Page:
Man gets rare, flesh-eating bacteria from ocean in Virginia Beach

Charles Ballard Sr. and Jr. (Source: Family photo)

RICHMOND, Va. (AP/WAVY) — A Richmond man has been recovering after contracting a rare, flesh-eating bacteria from the ocean in Virginia Beach.

WWBT-TV reports Charles Ballard Sr. was wading in the water while fishing with his son June 11 when he got tiny cuts on his feet from stepping on jagged rocks.

Three days later, Ballard noticed those cuts became open sores. He went to the hospital, where he was diagnosed with vibrio vulnificus, a potentially fatal flesh-eating bacteria.

WISH-TV’s sister station WAVY spoke to Virginia Beach Health Dept. acting Environmental Health Manager Brad Delashmutt about this case. He said vibrio vulnificus is naturally occurring in the ocean and in brackish water. He said since it is naturally occurring, they do not shut down beaches when it is detected.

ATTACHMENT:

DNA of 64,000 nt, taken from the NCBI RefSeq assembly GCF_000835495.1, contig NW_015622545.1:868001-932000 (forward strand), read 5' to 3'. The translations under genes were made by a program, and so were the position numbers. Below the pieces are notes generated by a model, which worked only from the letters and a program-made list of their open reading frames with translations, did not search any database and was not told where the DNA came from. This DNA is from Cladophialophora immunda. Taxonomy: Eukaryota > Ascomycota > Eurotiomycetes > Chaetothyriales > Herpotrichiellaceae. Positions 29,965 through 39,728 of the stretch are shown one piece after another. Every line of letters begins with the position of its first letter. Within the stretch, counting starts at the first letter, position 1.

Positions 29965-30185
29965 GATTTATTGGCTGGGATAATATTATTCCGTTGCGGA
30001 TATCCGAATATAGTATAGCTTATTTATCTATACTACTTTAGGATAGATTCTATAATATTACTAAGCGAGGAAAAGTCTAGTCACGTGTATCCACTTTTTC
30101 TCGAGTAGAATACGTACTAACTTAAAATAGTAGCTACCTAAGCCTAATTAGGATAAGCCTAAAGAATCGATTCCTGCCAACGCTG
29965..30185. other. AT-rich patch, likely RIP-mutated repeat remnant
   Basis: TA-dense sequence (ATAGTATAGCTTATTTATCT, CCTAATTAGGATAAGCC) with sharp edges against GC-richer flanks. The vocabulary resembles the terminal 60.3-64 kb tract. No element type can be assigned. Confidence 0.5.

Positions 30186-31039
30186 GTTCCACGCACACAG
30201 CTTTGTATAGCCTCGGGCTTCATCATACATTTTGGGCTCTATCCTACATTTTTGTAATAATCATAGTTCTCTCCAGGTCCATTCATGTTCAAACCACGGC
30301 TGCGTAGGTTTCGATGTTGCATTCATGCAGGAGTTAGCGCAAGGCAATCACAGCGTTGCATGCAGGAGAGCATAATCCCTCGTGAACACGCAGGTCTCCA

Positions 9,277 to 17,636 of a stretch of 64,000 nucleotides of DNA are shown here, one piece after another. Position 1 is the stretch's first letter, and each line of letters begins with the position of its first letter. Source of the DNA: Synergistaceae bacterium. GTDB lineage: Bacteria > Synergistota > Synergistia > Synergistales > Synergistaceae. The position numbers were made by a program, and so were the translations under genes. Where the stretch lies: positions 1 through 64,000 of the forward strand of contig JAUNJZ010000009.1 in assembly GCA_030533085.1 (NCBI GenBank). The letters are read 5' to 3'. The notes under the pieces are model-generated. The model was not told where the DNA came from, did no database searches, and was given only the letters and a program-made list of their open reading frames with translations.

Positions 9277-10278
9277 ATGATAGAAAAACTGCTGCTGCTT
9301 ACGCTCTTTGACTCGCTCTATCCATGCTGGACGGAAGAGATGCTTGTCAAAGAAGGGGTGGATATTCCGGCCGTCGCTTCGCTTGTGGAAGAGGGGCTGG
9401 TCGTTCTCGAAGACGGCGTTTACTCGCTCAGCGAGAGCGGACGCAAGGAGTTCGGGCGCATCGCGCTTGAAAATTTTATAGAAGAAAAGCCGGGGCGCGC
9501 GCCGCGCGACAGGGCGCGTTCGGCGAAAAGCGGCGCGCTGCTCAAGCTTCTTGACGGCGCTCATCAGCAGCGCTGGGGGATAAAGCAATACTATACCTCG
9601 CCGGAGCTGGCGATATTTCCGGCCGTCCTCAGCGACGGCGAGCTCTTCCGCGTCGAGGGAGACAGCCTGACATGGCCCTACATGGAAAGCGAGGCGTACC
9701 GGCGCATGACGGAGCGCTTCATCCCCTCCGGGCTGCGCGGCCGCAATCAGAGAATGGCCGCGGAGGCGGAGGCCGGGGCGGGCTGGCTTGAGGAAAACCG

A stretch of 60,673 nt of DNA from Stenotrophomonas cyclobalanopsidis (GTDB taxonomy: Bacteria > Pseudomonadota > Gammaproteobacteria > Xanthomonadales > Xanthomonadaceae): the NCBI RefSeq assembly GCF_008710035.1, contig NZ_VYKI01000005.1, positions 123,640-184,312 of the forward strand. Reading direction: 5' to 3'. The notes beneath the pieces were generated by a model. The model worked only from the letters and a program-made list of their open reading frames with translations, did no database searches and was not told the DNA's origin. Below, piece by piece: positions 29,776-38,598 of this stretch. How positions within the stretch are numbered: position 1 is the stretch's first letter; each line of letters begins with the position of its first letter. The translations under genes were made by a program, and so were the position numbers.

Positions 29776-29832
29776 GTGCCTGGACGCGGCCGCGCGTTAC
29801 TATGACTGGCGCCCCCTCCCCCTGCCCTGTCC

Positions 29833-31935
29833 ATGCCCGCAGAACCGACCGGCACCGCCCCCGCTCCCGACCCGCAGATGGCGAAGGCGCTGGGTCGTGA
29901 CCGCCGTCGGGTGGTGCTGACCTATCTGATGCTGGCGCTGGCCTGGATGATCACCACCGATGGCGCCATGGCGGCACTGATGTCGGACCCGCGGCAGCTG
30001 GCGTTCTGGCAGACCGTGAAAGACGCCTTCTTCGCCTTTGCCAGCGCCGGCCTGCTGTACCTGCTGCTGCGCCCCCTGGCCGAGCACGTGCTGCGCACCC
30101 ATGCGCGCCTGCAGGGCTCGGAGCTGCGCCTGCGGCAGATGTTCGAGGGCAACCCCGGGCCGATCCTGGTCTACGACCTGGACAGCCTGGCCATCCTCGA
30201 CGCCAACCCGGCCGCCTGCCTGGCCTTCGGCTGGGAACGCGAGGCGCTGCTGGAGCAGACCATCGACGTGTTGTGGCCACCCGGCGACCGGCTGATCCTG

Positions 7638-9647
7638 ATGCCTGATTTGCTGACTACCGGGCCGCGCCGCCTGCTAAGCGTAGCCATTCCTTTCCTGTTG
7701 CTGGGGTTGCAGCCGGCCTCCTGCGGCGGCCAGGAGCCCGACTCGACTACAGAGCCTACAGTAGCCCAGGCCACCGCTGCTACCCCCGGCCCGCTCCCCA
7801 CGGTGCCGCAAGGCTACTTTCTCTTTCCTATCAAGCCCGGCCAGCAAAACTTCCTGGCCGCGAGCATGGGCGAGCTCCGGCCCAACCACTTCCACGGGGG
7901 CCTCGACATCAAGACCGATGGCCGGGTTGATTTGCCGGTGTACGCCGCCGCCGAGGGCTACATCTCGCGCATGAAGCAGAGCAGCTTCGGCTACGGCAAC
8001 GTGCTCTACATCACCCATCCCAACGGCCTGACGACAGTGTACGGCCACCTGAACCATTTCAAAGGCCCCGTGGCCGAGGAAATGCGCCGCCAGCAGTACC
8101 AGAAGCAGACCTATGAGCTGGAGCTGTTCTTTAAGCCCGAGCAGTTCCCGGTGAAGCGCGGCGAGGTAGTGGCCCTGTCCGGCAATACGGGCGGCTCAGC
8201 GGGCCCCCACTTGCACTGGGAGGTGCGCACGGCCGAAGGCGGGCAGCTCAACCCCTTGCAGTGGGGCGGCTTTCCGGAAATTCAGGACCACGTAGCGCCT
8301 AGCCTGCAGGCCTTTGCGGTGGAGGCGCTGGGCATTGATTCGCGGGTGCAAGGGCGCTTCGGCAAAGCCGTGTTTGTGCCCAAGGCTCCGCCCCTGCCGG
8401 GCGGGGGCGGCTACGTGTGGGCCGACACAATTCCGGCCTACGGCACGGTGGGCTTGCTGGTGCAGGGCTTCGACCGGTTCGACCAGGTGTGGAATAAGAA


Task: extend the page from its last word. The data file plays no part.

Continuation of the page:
Delashmutt said infection is very rare, but people with compromised immune systems have a greater risk.

Dr. Gonzalo Bearman, chair of the Division of Infectious Diseases at VCU Medical Center, says they only see about one or two vibrio cases a year.

To reduce the risk, the health department recommends you do not swim in any natural body of water if you have cuts or open wounds. If you do, and notice your cuts or wounds becoming red or inflamed (signs of infection), call your doctor right away, Delashmutt advises.

Ballard has been undergoing hydrotherapy to treat his wounds.

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